Next steps

Municipalities throughout Northwest Colorado are partnering with the FAA and the aeronautics division of the Colorado Department of Transportation to install electronic airplane surveillance equipment that will provide radar coverage. Ruppel said the system likely won't be certified until April 2009.

"With that system, Denver Center would have been able to see that the CRJ was not on the ground," Ruppel said.

The chances of YVRA becoming a controlled airport are slim. Ruppel said the airport has about 15,000 takeoffs and landings a year, when the threshold to receive federal funding for an air traffic control tower is 100,000. The cost of a tower means Routt County is not likely to construct and run one itself. Ruppel estimated a tower would cost more than $5 million to build and about $500,000 a year to operate.

There is a possibility that YVRA would be deemed eligible for a "seasonal tower" during its busy winters.

"That's something that we're exploring at this point," Ruppel said.

FAA spokesman Mike Fergus said Saturday's incident warrants a closer look. FAA officials said more information may be available later this week. In the meantime, YVRA officials are responding as much as their limited clout allows.

"We try to emphasize to all the pilots who operate here that they need to be in touch with our UNICOM systems," Ruppel said. "This type of situation obviously highlights that."


blackthroatedwind 9 years, 2 months ago

See, wannabe makes my point exactly. The media prints these stories to sell papers. The gullible public then agrees with the media's portrayal that its scary! Yet we think nothing of making a quick dodge to the left in our cars when the City bus pulls out in front of us, or when we have to brake when the trucker changes lanes in front of us.


WZ 9 years, 2 months ago

For $125, I installed a high rez video camera on my property connected to my computer which streams this 10 frames per second imagery to the internet.

Couldn't a simple system like this (or a more robust system) be used at YVRA so air traffic control in Denver has additional real time information available to them at a fraction of the cost of radar?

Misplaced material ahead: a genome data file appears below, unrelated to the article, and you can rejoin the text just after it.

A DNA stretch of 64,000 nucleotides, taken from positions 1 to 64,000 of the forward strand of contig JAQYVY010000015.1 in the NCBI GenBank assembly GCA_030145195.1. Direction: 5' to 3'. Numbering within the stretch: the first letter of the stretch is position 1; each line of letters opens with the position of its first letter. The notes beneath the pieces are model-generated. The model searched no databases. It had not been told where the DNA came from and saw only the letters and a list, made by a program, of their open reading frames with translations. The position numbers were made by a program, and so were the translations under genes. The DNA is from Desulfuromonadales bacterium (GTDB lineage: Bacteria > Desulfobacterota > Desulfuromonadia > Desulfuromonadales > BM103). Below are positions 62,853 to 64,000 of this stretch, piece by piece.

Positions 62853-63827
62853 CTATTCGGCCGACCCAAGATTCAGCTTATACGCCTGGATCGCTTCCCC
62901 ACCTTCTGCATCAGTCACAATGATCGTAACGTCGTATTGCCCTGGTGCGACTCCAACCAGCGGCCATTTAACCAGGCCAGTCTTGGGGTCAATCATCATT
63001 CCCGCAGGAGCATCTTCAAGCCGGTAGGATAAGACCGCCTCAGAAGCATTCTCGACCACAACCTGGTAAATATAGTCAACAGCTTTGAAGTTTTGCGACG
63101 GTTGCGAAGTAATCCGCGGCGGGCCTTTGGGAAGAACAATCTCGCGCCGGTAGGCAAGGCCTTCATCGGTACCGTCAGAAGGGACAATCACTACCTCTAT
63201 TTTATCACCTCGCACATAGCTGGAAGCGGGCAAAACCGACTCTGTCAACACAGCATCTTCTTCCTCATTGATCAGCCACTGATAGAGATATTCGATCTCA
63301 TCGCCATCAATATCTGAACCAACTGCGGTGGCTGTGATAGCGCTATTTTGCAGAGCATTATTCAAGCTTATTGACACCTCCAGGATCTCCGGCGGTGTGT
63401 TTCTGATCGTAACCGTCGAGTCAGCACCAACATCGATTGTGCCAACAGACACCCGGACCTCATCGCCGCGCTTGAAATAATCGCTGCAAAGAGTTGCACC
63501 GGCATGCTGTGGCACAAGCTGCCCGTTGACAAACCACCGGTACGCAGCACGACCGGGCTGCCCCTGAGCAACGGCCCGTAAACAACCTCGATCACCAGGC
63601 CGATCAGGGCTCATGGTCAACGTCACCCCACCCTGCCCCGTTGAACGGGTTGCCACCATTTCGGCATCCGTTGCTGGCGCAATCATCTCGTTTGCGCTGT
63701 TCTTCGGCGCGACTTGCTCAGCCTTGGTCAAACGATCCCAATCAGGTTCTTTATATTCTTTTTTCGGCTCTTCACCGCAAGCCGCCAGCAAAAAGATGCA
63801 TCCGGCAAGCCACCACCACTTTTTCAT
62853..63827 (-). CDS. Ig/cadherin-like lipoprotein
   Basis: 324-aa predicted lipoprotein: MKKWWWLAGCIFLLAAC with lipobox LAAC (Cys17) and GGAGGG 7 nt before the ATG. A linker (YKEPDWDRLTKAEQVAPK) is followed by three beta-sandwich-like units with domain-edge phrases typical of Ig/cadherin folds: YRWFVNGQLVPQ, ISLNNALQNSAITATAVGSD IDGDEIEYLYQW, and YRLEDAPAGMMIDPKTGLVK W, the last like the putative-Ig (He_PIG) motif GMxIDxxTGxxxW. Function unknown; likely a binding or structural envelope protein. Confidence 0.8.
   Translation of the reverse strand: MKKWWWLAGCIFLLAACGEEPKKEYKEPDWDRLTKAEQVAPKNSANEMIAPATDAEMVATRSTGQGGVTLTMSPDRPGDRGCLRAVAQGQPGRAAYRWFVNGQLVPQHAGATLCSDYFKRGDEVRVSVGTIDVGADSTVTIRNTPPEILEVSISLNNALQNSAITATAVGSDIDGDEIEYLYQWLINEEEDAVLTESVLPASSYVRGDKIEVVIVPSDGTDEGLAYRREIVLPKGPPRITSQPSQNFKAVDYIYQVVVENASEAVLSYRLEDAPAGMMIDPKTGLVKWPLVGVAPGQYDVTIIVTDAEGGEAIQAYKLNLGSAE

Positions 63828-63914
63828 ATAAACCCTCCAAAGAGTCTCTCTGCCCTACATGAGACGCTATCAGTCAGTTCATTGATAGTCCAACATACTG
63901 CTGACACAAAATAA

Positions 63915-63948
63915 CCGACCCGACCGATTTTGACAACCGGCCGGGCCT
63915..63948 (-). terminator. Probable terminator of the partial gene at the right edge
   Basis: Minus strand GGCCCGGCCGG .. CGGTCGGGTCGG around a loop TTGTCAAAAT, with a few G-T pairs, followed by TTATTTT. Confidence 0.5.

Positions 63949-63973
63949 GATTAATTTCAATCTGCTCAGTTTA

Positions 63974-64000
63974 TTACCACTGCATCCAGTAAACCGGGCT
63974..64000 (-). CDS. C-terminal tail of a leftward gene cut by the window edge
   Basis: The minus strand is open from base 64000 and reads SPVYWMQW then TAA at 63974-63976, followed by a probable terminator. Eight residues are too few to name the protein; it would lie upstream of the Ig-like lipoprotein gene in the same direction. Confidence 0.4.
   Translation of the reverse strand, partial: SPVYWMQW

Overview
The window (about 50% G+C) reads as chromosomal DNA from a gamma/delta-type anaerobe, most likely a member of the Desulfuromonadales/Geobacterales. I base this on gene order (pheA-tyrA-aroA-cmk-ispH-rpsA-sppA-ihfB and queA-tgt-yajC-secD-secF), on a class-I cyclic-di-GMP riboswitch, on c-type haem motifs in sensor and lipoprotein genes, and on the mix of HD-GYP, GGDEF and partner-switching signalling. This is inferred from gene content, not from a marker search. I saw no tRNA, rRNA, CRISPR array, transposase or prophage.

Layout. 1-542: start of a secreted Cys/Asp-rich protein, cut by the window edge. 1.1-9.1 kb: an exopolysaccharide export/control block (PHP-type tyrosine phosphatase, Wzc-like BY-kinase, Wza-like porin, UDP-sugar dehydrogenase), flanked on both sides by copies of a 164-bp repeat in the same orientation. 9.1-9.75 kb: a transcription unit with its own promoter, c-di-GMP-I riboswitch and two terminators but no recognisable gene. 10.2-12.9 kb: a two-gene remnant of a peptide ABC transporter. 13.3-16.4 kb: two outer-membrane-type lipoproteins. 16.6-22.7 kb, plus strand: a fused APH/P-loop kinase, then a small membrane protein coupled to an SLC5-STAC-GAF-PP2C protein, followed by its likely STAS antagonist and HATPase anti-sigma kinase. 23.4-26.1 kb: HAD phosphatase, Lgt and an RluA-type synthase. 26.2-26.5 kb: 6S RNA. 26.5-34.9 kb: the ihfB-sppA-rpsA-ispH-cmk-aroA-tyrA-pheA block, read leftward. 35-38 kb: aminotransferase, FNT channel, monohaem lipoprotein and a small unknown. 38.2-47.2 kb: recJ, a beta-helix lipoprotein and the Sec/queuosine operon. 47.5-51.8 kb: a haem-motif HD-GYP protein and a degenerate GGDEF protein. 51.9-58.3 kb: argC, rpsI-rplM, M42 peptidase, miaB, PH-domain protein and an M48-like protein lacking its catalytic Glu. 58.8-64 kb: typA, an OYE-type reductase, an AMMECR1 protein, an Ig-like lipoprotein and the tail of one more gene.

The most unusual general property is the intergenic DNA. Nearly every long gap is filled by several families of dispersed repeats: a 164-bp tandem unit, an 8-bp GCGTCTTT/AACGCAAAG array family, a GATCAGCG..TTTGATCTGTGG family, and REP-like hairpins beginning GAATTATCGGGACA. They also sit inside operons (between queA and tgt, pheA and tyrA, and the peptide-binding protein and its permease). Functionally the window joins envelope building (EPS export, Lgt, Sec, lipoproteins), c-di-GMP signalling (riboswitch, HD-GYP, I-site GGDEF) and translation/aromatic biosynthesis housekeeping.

Video surveillance is everywhere. Why not on the runway at YVRA?

Of course, this visual system wouldn't be that effective during foul weather, but then again, Saturday was a bluebird day.

Nice going United pilot. We'll be watching you "on the deck"! ;)


blackthroatedwind 9 years, 2 months ago

How many near-miss automobile traffic accidents do we hear about, in comparison to the number of near misses that happen every day on the Nation's Highways? Driving in Denver is one continuous series of near misses, many involving public transportation (buses, taxis, light rail) similar to that of scheduled airlines. Yet millions of people get in their cars and drive each and every day. The media worldwide sensationalizes aviation incidents, creating distrust and fear of aviation amongst the public. In my opinion, aviation accidents are newsworthy to the general public, near misses are not. Continual media coverage of these incidents just feeds the fire of fear.


hubiem 9 years, 2 months ago


your first sentence of your first post makes no sense whatsoever. did you intend to compare near miss airline accidents with near miss auto accidents?


Ed Miklus 9 years, 2 months ago

As a GA pilot, what aviation lexicon is "On the deck?" Looks like the United pilot is in serious need of radio procedure and terminology review. Ah, the human factor in aviation.


80488mom 9 years, 2 months ago

WZ - could you tell me where you bought the high rez video and how it works thru the internet. Thanx.


thecondoguy1 9 years, 2 months ago

exactly ed, I flew helicopter out of Centennial, on the deck would have got me a butt chewing from some crabby lady ATC I would never forget, I can't imagine "on the deck" except I am on the ground, parked and having lunch at Jeffco.


jack legrice 9 years, 2 months ago

No mater what, it was a near miss. It is just a matter of time before there it will not be a near miss. Last reported incident was TWA landing at the Craig Airport by mistake. When there is a near miss on a large construction site it is not taken lightly.I hope that this is looked into and a positive action will come of it.


id04sp 9 years, 2 months ago


Yeah, it could, but it ain't used until you are actually "on deck." Until then you are "still flying."

My speculation is that the "on deck" call was made maybe 20 or 30 seconds prior to the actual intended landing point on the assumption that eveything was going to be okay in 20 or 30 seconds when they actually landed.